riven asunder,
Be seen in the lightning and heard in• the
'Twas alloted to man with his earliest
breath, -
Attends at his birth, awaits him in death ;
It_presides o'er his happiness, honor and
Is the prop of his house and the end of his
wealth ;
Without it the sailor, the seaman. may
But woe is the wretch who expells it from
In the whispers of conscience its voice will
-- be - found,
Ainr - e'en-i - n-the-whirlwind - of - passlou be
drowned ;
'Twill not soften the heart, and though
to the ear,
'Twill make it acutely and instantly hear;
floc er,
.oftl3 , ,it-41ies-in-an-hour
The following pathetic verses are said
to have been written by Stephen A
Bury me in the morning,* mother,
0, let me have the light
Ere you_len._ve_me alone with Night;
Alone in the night of the grave, mother,
'Tis a thought of terrible fear—
nc you vi )e lore alone, mother,
And stars will be shining here.
You tell of the Saviour's love, mother,
I feel it is in my heart—
Ent, 0 ! from this beautiful world, mother
'Tis hard for the young to part ;
For even to part when here, mother,
The soul is fain to stay ;
For the grave is dark and deep, mother,
Aud Heaven seems far away.
Walking briskly, with an exciting ob
ject of pleasant interest ahead, is the most
healthful of all forms of exercise except
dint of encouragingly remunerative, stea
dy labor in the open air; and yet multi
, tudes in the city, whose health urgently
requires exercise, seldom, walk when they
can ride, if the distance is a mile or more.
It is worse in the country, especially with
the well-to-do ; a horse or carriage must
be brought to the door even if less dis
tance have to be passed. Under the con
dition first named, walking is a bliss ; it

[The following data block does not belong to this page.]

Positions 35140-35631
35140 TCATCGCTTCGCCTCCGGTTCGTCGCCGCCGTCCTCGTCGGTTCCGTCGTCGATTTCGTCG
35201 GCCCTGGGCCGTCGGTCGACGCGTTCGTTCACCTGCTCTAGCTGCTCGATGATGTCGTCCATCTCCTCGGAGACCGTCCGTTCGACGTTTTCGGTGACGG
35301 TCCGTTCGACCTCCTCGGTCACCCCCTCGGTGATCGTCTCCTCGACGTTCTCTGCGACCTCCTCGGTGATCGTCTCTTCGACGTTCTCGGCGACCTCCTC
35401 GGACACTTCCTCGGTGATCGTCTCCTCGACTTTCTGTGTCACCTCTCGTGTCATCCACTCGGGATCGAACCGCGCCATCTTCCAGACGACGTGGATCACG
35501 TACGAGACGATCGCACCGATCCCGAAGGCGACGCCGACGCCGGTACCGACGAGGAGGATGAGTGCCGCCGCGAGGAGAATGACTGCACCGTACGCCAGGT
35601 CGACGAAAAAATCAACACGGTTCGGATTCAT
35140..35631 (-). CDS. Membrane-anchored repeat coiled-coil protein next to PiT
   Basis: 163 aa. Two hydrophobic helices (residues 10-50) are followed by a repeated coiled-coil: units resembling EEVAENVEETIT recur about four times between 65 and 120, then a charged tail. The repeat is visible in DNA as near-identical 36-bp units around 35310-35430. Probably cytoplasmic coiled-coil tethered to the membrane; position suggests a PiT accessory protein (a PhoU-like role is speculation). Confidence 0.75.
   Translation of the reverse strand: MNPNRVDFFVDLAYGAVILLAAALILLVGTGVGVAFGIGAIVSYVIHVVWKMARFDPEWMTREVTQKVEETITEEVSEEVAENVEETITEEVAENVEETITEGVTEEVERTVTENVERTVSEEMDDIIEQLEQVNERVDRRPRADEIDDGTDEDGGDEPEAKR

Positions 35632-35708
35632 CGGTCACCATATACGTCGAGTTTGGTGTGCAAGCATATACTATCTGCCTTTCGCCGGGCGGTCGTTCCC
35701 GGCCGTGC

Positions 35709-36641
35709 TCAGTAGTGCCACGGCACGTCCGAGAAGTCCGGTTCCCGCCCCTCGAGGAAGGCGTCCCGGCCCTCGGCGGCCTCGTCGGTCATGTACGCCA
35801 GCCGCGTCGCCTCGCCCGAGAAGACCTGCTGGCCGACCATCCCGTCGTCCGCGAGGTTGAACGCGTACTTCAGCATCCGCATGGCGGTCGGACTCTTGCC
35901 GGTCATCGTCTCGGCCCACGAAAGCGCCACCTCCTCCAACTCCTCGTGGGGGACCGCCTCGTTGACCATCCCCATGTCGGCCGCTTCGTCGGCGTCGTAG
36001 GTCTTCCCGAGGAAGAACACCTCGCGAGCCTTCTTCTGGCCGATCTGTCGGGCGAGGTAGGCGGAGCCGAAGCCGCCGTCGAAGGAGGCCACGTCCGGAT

gives animation to the mind, it vivifies the .
circulation, it paints the cheek and spark
!le3 the eye, and walkes up the whole be
ing. physical, mental, and moral.
We know a tinnily of children in this
city who, from the age of seven, had to
walk ,nearly two miles to school, winter
and stammer ; whether sleet, or storm, or
rain, (c burning sun, they made it an am
bition never to stay away from school on
accow tt of the weather, and never to be
"late and one of them was heard to
boast hat in seven years it had never been
necesa lry to give an excuse" for being
one raiaute behind the time, even although
in Win ter it was necessary to dress by gas
light. They did not average two days'
sicknet a in a year, and later they thought
nothing of walking twelve miles at a time
in the Swiss mountains. Sometimes they
would be caught in drenching rains, and
wet to the skin. On such occasions they
made it a point to do one thing,--let it
rain,—and trudged on more vigorously
until every thread was dry before they
reached borne.
There is no unmedicinal remedy known
to men of more value in the prevention of
constipa, - ,ion than a few miles' joyous walk
ing ; let cue follow it up a week—a walk
of two er three miles in the forenoon, and
as much. in the afternoon—and, except in
rare cases, when a longer continuance may
be madv, the result will be triumphant;
and yet nine persons out of ten would ra
ther give a dollar a bottle for some nau
seous drJps or poisonous pills than take
the trouble to put in practice the natural
remedy of walking. or is there an ano
dyne an all the drugs in the world
which is the hundredth part so efficacious,
in secure ig refreshing, healthful; delicious,
glorious sleep, as a judicious caulk.--Hall's